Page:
Point-of-care photographs obtained at the same time as medical imaging studies can be helpful for radiology providers. According to a new perspective piece published in the American Journal of Roentgenology, however, specialists should still make sure they do their homework before using such photographs in their practice.
“The chief advantage of incorporating patient photographs, particularly facial photographs, is that faces can serve as intrinsic, externally obtained biometric identifiers,” wrote Srini Tridandapani, MD, PhD, of the department of radiology and imaging sciences at Emory University in Atlanta, Georgia, and colleagues. “In prior observer studies, we showed that facial photographs can significantly increase the rate of detection of simulated wrong-patient errors during radiograph interpretation. This detection is aided by a comparison of current and prior photographs obtained along with the radiographs.”
Radiologists who may be using point-of-care photographs, the authors noted, should make sure they learn the basics when it comes to the legality of such images.
According to the Health Insurance Portability and Accountability Act of 1996 (HIPAA), photographs featuring the patient’s face are considered protected health information just like the patient’s name or date of birth. This means photographs including the patient’s face are viewed as “identified” and radiologists would not be doing any harm as long as they are “handled appropriately.” Tridandapani et al. also noted a majority of patients are in support of point-of-care photographs being used “if they are proven to offer added safety and improved quality for patients.”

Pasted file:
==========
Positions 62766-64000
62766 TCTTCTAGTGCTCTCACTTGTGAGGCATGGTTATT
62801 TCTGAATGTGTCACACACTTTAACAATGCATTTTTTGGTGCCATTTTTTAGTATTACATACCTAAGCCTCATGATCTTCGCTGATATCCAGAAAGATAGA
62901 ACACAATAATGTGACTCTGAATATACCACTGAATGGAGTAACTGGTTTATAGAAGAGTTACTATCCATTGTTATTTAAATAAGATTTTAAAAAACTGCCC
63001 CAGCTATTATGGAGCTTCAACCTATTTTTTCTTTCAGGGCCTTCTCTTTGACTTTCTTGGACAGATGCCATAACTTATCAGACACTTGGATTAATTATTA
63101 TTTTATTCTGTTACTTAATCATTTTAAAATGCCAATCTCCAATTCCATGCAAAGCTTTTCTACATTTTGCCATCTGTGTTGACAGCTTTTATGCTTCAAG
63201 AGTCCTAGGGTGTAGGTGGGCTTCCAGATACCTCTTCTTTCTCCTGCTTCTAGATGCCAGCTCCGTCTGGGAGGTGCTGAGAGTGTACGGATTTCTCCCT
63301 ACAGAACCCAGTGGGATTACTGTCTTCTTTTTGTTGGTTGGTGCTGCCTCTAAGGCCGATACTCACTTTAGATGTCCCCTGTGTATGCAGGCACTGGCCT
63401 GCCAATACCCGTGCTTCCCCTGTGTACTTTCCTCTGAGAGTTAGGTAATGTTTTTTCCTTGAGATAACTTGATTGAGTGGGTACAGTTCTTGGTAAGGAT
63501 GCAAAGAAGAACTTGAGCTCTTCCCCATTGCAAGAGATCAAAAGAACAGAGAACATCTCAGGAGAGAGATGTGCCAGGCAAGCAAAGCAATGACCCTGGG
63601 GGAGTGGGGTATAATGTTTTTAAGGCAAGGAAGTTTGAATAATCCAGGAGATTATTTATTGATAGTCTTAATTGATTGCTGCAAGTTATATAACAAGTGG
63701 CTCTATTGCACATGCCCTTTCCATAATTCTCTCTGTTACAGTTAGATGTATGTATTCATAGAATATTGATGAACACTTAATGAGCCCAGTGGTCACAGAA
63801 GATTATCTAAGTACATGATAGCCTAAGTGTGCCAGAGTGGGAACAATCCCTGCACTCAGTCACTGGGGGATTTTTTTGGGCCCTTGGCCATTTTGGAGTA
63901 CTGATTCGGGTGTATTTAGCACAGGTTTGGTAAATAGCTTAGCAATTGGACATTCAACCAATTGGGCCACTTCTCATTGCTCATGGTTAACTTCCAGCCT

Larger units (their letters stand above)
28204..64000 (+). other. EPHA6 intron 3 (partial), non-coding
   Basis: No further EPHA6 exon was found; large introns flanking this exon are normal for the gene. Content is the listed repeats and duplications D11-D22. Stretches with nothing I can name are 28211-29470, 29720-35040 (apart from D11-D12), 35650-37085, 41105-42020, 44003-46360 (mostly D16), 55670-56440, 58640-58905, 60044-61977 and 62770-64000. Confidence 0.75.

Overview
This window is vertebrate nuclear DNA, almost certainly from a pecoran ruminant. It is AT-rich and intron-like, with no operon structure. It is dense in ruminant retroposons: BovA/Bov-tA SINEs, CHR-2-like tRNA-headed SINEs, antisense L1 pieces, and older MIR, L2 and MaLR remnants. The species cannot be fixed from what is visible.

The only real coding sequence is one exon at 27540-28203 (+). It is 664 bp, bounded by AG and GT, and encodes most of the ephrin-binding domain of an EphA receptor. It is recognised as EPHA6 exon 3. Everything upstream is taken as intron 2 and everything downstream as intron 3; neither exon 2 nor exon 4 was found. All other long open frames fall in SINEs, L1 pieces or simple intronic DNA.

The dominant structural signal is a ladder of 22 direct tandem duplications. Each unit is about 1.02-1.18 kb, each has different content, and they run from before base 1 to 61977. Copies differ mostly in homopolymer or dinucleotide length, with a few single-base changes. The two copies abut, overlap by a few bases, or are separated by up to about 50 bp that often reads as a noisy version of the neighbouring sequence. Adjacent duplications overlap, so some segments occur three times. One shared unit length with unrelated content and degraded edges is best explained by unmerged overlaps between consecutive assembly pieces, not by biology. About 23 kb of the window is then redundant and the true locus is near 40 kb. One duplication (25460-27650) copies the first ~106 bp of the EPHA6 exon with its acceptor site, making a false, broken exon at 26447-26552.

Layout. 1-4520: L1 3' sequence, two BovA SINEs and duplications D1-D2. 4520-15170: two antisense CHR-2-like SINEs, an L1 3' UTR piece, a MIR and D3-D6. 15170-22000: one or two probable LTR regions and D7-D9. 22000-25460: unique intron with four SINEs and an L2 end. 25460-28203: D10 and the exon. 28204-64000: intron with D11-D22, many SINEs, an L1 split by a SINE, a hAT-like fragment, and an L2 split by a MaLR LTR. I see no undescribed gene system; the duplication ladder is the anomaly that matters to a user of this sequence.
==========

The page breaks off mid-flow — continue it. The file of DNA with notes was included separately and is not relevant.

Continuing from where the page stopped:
This is all good news for radiologists, but they still must be careful.
“A potential legal pitfall is whether radiologists may be held liable for findings on the photographs,” the authors wrote. “For example, if a skin lesion is visible on a point-of-care photograph and later becomes cancerous, would it be considered negligence if a radiologist does not report it? An argument against this potential pitfall would be that if such a lesion was visible on a 2D photograph from several feet away, that lesion should have been visible and noted by the various primary care physicians taking care of the patient in closer quarters.”
Tridandapani and colleagues did argue in their study, however, that photographs should still be used if they can be helpful.
“Such documentation may, in fact, be legally protective for health care providers who perform their duties appropriately, similar to the protection that body cameras are likely to provide for police officers who conduct themselves professionally and appropriately,” they wrote.